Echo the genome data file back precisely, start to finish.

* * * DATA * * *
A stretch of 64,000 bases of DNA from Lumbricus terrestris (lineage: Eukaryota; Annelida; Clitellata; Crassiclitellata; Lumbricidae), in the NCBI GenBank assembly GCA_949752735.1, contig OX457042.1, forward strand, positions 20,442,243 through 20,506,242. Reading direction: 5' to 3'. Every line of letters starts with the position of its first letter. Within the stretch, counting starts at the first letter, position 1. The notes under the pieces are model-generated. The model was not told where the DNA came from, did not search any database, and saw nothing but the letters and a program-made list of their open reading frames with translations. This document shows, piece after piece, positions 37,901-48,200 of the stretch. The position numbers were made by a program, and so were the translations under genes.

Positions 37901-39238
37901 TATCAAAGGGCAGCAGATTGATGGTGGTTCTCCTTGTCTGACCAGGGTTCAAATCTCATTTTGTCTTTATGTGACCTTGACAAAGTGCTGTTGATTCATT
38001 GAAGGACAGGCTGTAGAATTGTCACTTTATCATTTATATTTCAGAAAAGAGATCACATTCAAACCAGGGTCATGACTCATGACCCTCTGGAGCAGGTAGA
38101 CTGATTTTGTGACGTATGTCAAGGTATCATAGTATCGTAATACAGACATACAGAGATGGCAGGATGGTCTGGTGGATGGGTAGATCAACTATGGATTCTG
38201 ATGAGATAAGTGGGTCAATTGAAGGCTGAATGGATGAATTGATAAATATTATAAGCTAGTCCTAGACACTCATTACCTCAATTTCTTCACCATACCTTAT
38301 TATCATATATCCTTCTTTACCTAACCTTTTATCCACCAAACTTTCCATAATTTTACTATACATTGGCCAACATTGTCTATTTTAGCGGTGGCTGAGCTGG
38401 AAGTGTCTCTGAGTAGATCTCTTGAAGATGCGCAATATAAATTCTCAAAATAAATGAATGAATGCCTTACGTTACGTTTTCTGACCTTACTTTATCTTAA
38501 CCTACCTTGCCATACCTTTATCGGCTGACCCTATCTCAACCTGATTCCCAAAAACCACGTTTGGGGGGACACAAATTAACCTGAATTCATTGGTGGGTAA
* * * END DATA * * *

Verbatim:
A stretch of 64,000 bases of DNA from Lumbricus terrestris (lineage: Eukaryota; Annelida; Clitellata; Crassiclitellata; Lumbricidae), in the NCBI GenBank assembly GCA_949752735.1, contig OX457042.1, forward strand, positions 20,442,243 through 20,506,242. Reading direction: 5' to 3'. Every line of letters starts with the position of its first letter. Within the stretch, counting starts at the first letter, position 1. The notes under the pieces are model-generated. The model was not told where the DNA came from, did not search any database, and saw nothing but the letters and a program-made list of their open reading frames with translations. This document shows, piece after piece, positions 37,901-48,200 of the stretch. The position numbers were made by a program, and so were the translations under genes.

Positions 37901-39238
37901 TATCAAAGGGCAGCAGATTGATGGTGGTTCTCCTTGTCTGACCAGGGTTCAAATCTCATTTTGTCTTTATGTGACCTTGACAAAGTGCTGTTGATTCATT
38001 GAAGGACAGGCTGTAGAATTGTCACTTTATCATTTATATTTCAGAAAAGAGATCACATTCAAACCAGGGTCATGACTCATGACCCTCTGGAGCAGGTAGA
38101 CTGATTTTGTGACGTATGTCAAGGTATCATAGTATCGTAATACAGACATACAGAGATGGCAGGATGGTCTGGTGGATGGGTAGATCAACTATGGATTCTG
38201 ATGAGATAAGTGGGTCAATTGAAGGCTGAATGGATGAATTGATAAATATTATAAGCTAGTCCTAGACACTCATTACCTCAATTTCTTCACCATACCTTAT
38301 TATCATATATCCTTCTTTACCTAACCTTTTATCCACCAAACTTTCCATAATTTTACTATACATTGGCCAACATTGTCTATTTTAGCGGTGGCTGAGCTGG
38401 AAGTGTCTCTGAGTAGATCTCTTGAAGATGCGCAATATAAATTCTCAAAATAAATGAATGAATGCCTTACGTTACGTTTTCTGACCTTACTTTATCTTAA
38501 CCTACCTTGCCATACCTTTATCGGCTGACCCTATCTCAACCTGATTCCCAAAAACCACGTTTGGGGGGACACAAATTAACCTGAATTCATTGGTGGGTAA